Coffee from Seed to Cup
Brewing a pot of coffee in the morning is a daily ritual for many people around the world. Whether coffee gets you ready for a busy day or gives you a sense of calm on a slow morning, you might not know where coffee comes from. But once you understand the journey it takes to get to your cup, you’ll appreciate your coffee even more.
The Coffee Belt
Let’s start from the beginning. Coffee isn’t actually a bean—it’s a fruit! Coffee cherries grow on evergreen shrubs in more than 50 countries, mostly in parts of Africa, Asia, South America, and Central America. These are countries located between the Tropics of Cancer and Capricorn, known as the coffee belt. These regions provide ideal growing conditions for coffee, and many of these areas include varying elevations and tropical rain forests.
There are thousands of varietals of coffee. Some of the most popular include Caturra, Catimor, Geisha, Castillo, Typica, and Bourbon. Each varietal produces coffee cherries that, when ripe, can be bright red, pink, or yellow — all with various yields and unique attributes. For a deeper dive into varietals, see this great article from Daily Coffee News.
Coffee Production and Harvesting
Growing coffee is truly a labor of love. Producers are responsible for planting, pruning, measuring, and adding nutrients to the soil, all while relying on mother nature to provide enough rainfall for the coffee shrubs to thrive.
A coffee farmer also depends on specific characteristics of the land used for coffee production. If the coffee has more time to mature, the result will be a coffee with more complex flavor attributes. Coffees grown at a higher elevation and under the tree canopy mature more slowly. These coffees are typically sold at a higher price and are sought out by coffee connoisseurs around the world.
Coffee cherries are harvested annually, typically spread over several months. Each shrub is picked several times throughout the harvest season in order to collect the cherries as they ripen, since riper cherries provide the bean with more flavor. Cherry harvesting is hard work that’s done completely by hand in most cases.
In many coffee growing regions, farming takes place in areas covered by rain forest canopy. The farmer has two choices: maintain the tree canopy and incorporate coffee shrubs within the established ecosystem, or remove the tree canopy in order to plant more coffee.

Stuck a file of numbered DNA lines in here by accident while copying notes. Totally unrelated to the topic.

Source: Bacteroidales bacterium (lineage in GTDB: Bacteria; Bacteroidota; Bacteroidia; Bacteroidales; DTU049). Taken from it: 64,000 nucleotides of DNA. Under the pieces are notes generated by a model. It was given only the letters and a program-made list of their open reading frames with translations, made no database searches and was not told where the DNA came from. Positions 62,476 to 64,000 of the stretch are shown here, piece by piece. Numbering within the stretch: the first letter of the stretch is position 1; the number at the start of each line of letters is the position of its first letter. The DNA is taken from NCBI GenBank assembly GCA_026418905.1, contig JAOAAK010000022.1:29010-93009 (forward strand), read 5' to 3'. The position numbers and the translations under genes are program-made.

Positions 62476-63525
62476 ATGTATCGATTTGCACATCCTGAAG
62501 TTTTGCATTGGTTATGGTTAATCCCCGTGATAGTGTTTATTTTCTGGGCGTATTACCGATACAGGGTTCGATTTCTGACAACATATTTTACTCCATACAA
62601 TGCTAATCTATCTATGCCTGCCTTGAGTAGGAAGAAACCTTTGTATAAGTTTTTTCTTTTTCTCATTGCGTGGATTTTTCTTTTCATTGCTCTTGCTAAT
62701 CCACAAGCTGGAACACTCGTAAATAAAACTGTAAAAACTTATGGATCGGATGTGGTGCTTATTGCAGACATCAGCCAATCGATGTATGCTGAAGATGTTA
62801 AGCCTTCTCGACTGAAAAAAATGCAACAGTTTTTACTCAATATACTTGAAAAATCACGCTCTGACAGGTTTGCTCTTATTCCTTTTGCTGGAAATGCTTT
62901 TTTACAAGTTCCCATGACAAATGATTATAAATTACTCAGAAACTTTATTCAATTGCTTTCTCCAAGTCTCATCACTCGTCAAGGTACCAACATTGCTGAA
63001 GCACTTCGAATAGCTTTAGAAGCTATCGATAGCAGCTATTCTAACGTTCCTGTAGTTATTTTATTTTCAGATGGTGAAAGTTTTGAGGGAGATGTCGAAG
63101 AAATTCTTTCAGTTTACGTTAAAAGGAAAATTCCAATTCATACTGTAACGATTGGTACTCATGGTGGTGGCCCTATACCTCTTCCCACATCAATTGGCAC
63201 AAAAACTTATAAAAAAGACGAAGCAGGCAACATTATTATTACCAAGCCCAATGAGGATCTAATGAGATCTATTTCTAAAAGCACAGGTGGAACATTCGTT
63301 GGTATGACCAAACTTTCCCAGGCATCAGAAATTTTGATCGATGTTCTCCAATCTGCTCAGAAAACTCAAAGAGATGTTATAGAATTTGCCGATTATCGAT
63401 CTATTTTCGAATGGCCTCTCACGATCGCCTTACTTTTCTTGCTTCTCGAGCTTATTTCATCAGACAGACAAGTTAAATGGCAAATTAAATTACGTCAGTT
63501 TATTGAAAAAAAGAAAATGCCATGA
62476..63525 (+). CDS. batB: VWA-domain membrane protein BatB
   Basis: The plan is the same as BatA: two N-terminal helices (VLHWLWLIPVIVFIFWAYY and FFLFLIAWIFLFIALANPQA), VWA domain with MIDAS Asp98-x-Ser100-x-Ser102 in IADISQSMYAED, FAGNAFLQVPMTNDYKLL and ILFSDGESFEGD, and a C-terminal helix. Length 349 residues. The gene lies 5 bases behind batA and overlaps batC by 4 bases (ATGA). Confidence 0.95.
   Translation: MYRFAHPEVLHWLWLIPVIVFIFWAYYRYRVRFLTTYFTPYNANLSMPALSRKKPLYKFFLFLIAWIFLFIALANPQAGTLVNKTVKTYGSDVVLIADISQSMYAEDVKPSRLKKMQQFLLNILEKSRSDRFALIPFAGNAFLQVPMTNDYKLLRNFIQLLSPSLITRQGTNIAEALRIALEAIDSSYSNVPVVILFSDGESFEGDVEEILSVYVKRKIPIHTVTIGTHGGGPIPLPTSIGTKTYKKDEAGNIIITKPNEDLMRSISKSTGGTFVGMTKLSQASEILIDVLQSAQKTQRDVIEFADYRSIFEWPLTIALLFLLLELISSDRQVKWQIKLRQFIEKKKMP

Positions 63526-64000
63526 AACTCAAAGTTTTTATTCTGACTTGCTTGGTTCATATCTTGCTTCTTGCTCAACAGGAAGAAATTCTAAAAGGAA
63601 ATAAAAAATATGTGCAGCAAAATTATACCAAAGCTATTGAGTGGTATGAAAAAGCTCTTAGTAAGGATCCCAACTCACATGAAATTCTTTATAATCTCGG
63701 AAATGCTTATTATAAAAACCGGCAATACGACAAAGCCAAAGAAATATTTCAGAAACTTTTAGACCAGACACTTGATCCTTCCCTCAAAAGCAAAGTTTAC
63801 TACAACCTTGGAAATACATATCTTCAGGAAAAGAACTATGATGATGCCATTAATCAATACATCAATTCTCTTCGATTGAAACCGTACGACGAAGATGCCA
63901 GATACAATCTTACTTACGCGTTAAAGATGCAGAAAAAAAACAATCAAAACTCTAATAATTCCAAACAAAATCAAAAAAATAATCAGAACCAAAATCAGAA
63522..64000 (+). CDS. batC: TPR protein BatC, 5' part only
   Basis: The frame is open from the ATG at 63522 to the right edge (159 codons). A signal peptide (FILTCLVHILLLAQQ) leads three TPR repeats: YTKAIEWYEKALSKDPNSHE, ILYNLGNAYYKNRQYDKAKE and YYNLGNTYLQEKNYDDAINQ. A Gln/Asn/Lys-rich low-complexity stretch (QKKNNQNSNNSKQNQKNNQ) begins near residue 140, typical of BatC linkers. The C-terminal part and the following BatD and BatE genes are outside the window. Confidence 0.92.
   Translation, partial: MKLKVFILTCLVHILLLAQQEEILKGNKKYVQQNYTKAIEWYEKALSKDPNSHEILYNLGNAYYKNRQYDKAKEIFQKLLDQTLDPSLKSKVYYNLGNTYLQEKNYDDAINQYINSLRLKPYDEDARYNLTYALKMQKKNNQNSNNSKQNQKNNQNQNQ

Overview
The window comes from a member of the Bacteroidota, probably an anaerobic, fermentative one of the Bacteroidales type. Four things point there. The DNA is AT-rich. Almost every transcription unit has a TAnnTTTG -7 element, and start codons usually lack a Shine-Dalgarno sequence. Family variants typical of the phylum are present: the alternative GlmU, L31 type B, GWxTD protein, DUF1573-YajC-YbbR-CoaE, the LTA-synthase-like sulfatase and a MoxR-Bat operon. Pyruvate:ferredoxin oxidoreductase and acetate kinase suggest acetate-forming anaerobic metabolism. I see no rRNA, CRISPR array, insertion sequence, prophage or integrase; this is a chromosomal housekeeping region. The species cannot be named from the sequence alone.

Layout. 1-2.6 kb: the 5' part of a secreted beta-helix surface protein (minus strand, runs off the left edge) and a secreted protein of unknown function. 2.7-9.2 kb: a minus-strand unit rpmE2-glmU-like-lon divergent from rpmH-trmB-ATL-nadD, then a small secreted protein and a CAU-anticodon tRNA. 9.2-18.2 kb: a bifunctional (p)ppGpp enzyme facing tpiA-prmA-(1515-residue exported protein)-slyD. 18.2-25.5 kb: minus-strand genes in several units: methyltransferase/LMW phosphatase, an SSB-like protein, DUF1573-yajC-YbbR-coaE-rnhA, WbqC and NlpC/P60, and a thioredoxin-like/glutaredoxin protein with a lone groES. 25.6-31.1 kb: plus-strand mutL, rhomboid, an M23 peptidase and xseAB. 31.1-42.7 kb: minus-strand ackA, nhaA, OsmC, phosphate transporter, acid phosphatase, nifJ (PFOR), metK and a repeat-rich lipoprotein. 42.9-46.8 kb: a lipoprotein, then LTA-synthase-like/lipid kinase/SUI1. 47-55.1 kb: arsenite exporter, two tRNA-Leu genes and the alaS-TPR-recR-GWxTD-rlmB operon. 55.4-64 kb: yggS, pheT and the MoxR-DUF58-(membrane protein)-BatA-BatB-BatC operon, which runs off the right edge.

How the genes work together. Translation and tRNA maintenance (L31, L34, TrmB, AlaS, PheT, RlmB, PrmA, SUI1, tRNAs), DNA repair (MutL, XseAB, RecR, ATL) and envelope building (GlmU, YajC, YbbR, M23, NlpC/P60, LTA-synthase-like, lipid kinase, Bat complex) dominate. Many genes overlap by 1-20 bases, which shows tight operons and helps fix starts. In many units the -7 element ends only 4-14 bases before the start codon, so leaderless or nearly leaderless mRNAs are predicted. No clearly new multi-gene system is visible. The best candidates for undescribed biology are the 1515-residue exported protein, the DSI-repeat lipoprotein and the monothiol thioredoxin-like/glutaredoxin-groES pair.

Preserving the tree canopy will slow maturation and produce better-tasting coffee, but consumers have to be willing to pay a higher price for that coffee. Often, deforestation occurs because farmers want to increase crop yield, sell more coffee to importers, and make a living wage. By choosing to purchase shade-grown coffee, you make a positive impact for farmers, the environment, and the overall coffee industry.
Once the coffee cherries are harvested, the farmer needs to process and dry the coffee before it’s delivered to the nearest exportation center for evaluation and payment. Producers use many different processing methods to achieve specific flavor attributes. Processing techniques include washed, natural, honey, and wet-hulled.
Once the coffee cherries have been processed, the coffee seeds (known as green coffee) are laid out to dry. The goal is to achieve a moisture content of 10–12%. Producers often dry their coffee on raised drying beds or simply on a tarp on the ground.
Exportation and Importation
Farmers must prepare the coffee for delivery to the exporting centers by bagging the dried coffee seeds, with each bag weighing roughly 150 pounds. Once a farmer’s coffee arrives at the exporting center, a team of specialists is responsible for sorting, cleaning, and grading the coffee. This process of evaluation determines the price per pound the farmer will be paid. The exporting center then loads the bags of coffee onto ships for transport.
Most importers are located by ocean ports to easily receive these large shipments. The coffee importer helps to select and purchase green coffees for roasting companies to then choose from.
Roasting, Packaging, and Delivery
Roasting coffee is an art. It turns the raw ingredient (green coffee) into the finished product that we all know and love. The location, typography, and climate in which the coffee was grown, the processing method, moisture content, and the age of the coffee all affect the flavor characteristics. Roasters have expertise in establishing a roast profile that showcases the natural qualities of the coffee, and they know how to enhance the positive attributes. Once roasted, the coffee is packaged (either ground or whole bean) and is ready for consumers to purchase and enjoy.
Though a cup of coffee might be a normal part of your day, you now know that it takes quite a journey to get to you. Choosing shade-grown coffee from the Arbor Day Foundation is a choice you can feel good about.